Traditionally, campaigns in racing games are about as bare-bones as you can get. Whether it be a simple point chase to a seasonal cup, or the occasional story mode that's more “fast” than furious. Racing games have never really tried to do much with their campaigns outside of the safest options. F1 2020 goes in a bold direction with its My Team campaign by giving you the experience of life on and off the track.
When you start the campaign you’re racing in the F2 leagues, which is essentially the minor leagues of Formula 1. From there you learn the basics of driving and how to use F1 2020’s surprisingly intuitive radio and HUD commands. After winning these races you’re thrown into the big leagues and things begin to change dramatically.
You’re immediately given the chance to talk to the press and the dialogue options you select here can affect everything from your team's morale, your car stat points, and even public opinion on you. Dialogue options are something I never thought I would see in a racing sim, but now I can't imagine playing one without them. Throughout F1 2020 you have a METER NAME and you will need to raise that in order to join teams, research better parts, and unlock skills. In F1 2020 you’re not only playing as the racer, but you’re also the team manager.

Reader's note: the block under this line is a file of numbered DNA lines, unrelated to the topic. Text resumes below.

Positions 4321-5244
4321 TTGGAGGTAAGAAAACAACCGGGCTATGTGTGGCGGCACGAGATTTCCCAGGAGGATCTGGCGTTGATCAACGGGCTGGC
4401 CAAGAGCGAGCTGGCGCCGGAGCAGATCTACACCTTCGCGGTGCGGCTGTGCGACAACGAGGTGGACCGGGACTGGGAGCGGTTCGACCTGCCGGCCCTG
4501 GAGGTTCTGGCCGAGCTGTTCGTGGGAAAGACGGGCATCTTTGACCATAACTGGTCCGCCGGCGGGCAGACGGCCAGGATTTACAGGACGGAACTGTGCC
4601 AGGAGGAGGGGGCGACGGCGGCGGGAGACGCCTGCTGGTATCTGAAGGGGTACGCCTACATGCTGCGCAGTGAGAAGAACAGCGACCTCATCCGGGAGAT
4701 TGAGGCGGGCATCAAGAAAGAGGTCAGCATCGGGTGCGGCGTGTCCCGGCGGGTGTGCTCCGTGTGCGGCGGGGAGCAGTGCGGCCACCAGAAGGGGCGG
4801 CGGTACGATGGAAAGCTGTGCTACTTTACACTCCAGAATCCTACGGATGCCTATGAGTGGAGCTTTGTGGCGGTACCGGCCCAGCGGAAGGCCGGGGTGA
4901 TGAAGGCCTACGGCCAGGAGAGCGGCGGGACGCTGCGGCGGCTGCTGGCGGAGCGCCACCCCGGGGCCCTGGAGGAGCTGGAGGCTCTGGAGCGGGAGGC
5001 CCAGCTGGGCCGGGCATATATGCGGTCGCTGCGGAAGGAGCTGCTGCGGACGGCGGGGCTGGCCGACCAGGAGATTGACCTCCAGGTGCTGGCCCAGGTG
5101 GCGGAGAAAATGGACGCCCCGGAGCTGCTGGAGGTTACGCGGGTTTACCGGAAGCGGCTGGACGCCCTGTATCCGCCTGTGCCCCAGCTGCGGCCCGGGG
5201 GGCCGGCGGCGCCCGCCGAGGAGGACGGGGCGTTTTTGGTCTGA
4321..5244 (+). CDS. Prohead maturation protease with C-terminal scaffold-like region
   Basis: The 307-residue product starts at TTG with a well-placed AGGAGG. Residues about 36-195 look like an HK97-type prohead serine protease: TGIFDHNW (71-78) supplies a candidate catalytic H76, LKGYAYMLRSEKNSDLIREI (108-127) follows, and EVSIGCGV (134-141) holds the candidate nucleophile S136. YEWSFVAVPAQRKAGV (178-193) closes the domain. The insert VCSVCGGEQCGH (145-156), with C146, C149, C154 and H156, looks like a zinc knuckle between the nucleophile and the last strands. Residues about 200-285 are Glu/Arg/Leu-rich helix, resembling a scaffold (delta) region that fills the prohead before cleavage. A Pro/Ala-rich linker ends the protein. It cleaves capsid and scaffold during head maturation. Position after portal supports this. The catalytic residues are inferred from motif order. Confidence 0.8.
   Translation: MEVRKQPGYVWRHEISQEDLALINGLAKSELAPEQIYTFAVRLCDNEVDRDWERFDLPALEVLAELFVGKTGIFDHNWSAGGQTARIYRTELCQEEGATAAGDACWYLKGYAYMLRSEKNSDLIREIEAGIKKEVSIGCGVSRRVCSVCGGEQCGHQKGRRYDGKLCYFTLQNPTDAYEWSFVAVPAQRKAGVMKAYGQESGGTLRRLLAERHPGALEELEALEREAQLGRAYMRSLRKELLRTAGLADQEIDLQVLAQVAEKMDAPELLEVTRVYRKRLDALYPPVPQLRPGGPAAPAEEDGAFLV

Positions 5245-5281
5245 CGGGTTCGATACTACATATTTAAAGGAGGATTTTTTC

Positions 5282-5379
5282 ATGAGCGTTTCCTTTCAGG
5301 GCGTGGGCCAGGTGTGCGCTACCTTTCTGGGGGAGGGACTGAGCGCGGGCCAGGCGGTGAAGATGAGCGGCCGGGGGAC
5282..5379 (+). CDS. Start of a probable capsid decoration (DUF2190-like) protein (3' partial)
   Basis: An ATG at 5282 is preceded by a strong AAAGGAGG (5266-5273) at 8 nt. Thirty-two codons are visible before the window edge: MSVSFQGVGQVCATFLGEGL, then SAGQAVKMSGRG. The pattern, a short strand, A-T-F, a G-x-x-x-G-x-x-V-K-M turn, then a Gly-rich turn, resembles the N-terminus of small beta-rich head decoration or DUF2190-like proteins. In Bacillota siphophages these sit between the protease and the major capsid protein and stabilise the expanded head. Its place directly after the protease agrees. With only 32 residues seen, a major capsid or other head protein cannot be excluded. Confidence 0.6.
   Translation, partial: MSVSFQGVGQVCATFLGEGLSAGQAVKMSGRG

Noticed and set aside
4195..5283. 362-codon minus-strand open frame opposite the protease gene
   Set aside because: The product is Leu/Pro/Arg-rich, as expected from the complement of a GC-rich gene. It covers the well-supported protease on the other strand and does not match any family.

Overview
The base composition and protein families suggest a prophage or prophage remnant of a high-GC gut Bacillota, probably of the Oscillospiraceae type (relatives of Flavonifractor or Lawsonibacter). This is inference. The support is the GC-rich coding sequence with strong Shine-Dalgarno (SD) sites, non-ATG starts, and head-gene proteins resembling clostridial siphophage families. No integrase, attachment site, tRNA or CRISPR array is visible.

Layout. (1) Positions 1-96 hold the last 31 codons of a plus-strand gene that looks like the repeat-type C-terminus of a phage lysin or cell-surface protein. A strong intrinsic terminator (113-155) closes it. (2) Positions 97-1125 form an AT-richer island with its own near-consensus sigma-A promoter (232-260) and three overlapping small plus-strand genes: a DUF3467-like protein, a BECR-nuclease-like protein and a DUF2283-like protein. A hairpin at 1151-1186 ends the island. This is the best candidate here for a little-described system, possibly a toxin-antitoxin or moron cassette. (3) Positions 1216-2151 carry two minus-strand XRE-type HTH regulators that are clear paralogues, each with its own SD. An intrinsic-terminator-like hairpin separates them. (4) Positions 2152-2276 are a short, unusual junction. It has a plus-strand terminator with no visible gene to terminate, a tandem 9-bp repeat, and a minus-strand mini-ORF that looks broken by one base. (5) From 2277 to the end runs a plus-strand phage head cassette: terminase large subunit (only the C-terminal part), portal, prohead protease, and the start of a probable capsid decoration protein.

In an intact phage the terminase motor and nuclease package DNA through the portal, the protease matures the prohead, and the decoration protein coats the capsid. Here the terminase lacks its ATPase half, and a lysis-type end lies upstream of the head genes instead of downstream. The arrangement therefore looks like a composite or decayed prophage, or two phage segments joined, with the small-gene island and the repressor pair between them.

Everything here is new for the genre. You’ll receive team emails before and after races, have chances to talk to the press (and really make yourself seem like an asshole if you want), decide if it’s worth budgeting an upgrade before race day, deal with suppliers and sponsorships, fire and hire teammates, and even favor specific departments of your team. The amount of control over every aspect of your career is pretty groundbreaking for the genre.